This data informs the conservative Catholic argument that the post-Vatican II exodus of straight men from religious life and the spread of a sexually-active gay subculture within the priesthood is the abuse scandal’s “elephant in the sacristy.” Liberal Catholics might counter that the priesthood has always been disproportionately homosexual, and that the sexual revolution probably just encouraged psychologically healthy gay priests to give up on the church entirely, leaving behind a clerical population tilted toward repression, self-loathing and the dysfunctions of the closet.  Whichever narrative you prefer, though, it’s hard to deny that something changed in the 1960s, and not for the better.

It doesn't inform it very well, given that the pattern was certainly established before Vatican II, and if parish priests weren't likely to be reading Marcuse at the time, the up-and-coming, deeply conservative clerical bureaucrats who dominated the conference of bishops over the next several decades and led the coverup were even less likely to be doing it. 


It's clear from the John Jay Report that the number of "ephebophile" incidents was definitely larger during the period 1957 to 1982, say, than the number of "pedophile" reports, but the really striking table in the one of when the reports were made, in two extraordinary peaks around 1995 (Elinor Burkett's A Gospel of Shame: Children, Sexual Abuse, and the Catholic Church was published in 1993, and A.W. Richard Sipe's Sex, Priests, and Power: Anatomy of a Crisis in 1995)  and in 2002 (when the enormous Boston Globe expos√© appeared), suggesting that most people were reporting abuse 30 or 40 years after it happened rather than a shorter or longer period, as if there were something magical about that exact time-distance for awakening a buried memory together with a desire for justice or sense of confidence that you won't be punished by your abuser:


The most significant factor in the awakening of memories was publicity, in any event, not the date of abuse.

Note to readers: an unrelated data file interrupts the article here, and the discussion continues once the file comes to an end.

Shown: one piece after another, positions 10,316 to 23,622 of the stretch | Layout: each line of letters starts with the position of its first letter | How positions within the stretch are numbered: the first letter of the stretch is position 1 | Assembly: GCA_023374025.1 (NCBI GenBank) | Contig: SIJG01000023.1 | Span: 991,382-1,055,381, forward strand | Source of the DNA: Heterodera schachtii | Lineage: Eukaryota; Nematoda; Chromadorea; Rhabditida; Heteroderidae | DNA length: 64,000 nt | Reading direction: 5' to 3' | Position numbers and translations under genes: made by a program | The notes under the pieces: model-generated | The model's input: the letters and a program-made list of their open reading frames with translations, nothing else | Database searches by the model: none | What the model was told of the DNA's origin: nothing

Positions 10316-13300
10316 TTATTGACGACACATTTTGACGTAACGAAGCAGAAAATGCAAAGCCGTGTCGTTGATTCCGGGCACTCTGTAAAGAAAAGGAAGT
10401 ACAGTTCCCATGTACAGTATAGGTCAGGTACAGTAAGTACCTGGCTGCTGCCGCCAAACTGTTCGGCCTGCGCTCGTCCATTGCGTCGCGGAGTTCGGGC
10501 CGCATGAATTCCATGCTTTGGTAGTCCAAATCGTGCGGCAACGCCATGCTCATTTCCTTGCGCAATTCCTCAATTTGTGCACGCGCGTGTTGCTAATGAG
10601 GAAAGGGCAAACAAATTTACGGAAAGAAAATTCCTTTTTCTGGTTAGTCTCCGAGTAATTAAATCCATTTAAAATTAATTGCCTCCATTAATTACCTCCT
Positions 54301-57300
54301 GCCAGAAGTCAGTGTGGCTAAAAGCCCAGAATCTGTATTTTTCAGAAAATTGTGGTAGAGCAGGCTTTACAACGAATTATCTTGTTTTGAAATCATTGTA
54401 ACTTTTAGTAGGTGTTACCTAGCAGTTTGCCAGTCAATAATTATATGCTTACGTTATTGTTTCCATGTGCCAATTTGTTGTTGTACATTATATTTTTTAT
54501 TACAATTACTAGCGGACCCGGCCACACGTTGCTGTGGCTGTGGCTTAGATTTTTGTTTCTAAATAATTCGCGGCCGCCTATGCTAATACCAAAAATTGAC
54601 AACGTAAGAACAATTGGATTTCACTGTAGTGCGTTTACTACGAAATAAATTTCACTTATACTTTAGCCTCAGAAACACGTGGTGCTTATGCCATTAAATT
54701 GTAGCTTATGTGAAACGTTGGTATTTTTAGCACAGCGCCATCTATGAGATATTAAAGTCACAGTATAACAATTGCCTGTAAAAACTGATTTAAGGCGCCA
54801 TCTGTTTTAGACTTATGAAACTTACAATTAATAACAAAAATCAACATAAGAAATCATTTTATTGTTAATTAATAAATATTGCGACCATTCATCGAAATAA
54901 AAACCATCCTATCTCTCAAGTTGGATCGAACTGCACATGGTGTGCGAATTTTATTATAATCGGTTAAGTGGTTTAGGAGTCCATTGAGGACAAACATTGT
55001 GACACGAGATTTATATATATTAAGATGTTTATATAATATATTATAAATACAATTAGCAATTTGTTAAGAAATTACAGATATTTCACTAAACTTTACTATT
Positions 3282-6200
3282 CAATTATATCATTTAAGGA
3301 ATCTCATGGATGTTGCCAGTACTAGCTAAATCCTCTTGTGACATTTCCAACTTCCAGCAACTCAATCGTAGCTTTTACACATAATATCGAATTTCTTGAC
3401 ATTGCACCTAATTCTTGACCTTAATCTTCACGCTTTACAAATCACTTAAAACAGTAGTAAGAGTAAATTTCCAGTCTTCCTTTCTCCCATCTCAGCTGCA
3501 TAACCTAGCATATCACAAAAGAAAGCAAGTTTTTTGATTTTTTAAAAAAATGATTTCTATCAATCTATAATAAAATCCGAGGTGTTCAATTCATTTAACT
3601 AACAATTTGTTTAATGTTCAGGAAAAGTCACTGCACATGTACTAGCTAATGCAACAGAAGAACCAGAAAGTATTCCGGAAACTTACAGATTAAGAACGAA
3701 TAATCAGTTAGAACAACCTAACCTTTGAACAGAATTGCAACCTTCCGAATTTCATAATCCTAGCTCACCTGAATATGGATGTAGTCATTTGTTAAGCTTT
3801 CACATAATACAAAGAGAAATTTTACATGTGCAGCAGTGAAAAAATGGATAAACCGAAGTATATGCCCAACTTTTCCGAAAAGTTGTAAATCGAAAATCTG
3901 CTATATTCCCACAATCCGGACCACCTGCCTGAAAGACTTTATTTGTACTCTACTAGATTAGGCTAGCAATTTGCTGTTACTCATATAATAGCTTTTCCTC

But as I was beginning to say, Douthat today is very pleased with himself for forking liberalism on the horns of a dilemma between liberation and repression, Herbert Marcuse and Andrea Dworkin, and exposing our internal contradictions, but it doesn't occur to him that no, "power" (in the forms of policing and social pressure, I guess) does not have to regulate sex at all, as writers like Fromm and Marcuse, bless them, from their anti-authoritarian Frankfurt position, understood extremely well, and as the slogan of the sixties expressed it: "If it feels good do it, as long as you don't hurt anybody." 

Nobody in the #MeToo movement is suggesting people shouldn't have sex in whatever positions and moods they choose; they're just insisting that all the parties need to consent, and in particular that the person in any kind of disadvantaged situation—a woman, or a younger person, or even a person who is being paid—should have a voice in deciding what happens. 

The regulation of sex is not an "inescapable obligation of power" at all. You might well argue that the regulation of violence is, as I absolutely would, and you could evidently argue as well that so is the regulation of contracts (including fees for sex work, marriage contracts violated by adultery, paternity questions, etc.). And that's a real problem, because it's a very delicate matter, and contains many questions that are very hard to answer, and I don't think humanity is ever going to get to the bottom of it, to tell the truth.

However, the thing Douthat has discovered isn't what he thinks it is: it's the signs of an honest and difficult debate going on inside the left, with no participation from the right, because the right is determined not to debate it. The right has its absolute certainties, like the monarchs and bishops of the 17th century, and indeed pretty much the same ones; and it isn't willing to have a debate, as Douthat's snippy posturing on the other side of the window shows. So all the productive and all the critical thinking is going on on just one side, while the other side makes itself increasingly irrelevant. Rather than being embarrassed by the fact that we don't all agree on this profound and problematic subject, we should be glad we're not brain-dead.

Cross-posted at The Rectification of Names.